The worm that causes river blindness appears to be developing resistance to the sole drug that's effective against it, a study in West Africa shows. The finding is bad news in the fight against this parasite, Onchocerca volvulus, which infects roughly 37 million people worldwide.
The river blindness parasite spreads among people bitten by certain black flies that live near fast-flowing water. The worms can survive inside a person for 15 years. The female worms produce larvae that cause itchy skin and scarring of the cornea, which leads to blindness.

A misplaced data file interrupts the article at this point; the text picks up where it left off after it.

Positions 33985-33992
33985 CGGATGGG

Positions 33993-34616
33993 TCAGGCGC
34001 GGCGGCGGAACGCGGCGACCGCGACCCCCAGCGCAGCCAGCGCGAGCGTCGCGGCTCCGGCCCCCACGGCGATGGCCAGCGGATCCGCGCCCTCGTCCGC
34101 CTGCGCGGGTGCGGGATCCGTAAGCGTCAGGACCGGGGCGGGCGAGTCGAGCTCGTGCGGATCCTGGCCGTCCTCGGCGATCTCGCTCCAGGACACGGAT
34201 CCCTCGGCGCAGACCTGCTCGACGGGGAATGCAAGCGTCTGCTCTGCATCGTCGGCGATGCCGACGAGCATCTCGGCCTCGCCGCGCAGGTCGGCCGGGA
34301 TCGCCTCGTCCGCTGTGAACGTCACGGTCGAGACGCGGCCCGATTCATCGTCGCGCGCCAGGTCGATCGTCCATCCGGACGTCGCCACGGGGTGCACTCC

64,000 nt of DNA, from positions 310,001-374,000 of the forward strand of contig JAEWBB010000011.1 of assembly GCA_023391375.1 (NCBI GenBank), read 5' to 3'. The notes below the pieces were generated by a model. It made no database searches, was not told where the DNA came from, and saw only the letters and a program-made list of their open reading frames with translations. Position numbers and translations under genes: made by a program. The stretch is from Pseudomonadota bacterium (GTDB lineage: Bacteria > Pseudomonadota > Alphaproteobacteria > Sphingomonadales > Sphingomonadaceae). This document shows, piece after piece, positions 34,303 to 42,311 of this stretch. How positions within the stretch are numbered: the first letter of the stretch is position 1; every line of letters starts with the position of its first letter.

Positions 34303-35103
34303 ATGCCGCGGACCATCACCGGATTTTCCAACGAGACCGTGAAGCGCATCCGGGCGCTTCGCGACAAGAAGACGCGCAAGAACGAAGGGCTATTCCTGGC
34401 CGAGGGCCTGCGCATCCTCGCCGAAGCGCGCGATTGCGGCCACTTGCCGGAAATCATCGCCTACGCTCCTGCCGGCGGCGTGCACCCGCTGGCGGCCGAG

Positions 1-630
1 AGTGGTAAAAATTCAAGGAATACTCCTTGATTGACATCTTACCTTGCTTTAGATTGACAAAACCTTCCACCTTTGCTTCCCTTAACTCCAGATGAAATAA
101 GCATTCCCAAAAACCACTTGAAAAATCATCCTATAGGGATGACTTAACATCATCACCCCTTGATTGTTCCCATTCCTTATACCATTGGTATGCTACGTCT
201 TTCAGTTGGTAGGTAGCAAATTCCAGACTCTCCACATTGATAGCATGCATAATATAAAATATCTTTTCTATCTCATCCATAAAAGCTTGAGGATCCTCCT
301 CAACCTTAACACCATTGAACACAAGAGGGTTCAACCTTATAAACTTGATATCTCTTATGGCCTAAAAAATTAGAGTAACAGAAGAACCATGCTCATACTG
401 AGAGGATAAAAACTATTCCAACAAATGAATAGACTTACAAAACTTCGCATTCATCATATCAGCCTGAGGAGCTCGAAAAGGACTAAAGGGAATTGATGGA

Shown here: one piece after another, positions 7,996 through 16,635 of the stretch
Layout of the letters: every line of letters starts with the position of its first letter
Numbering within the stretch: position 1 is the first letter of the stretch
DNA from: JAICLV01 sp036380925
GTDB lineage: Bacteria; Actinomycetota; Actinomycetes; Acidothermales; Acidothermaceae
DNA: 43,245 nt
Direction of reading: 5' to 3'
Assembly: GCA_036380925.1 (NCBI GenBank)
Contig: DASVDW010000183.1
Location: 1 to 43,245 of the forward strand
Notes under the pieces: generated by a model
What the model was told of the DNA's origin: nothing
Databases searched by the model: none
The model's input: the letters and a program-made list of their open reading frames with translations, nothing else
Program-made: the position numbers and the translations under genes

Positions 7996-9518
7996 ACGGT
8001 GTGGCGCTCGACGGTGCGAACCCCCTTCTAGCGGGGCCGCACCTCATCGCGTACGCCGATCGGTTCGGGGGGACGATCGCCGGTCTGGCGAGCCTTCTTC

Since 1987, widespread use of the drug ivermectin has stalled river blindness in many countries. The once-a-year tablet doesn't kill adult worms living in a human host, but it wipes out larvae and hampers the females' ability to reproduce.
In Burkina Faso, whole villages had moved from fertile river valleys to avoid the scourge, says parasitologist Roger K. Prichard of McGill University in Montreal. Since the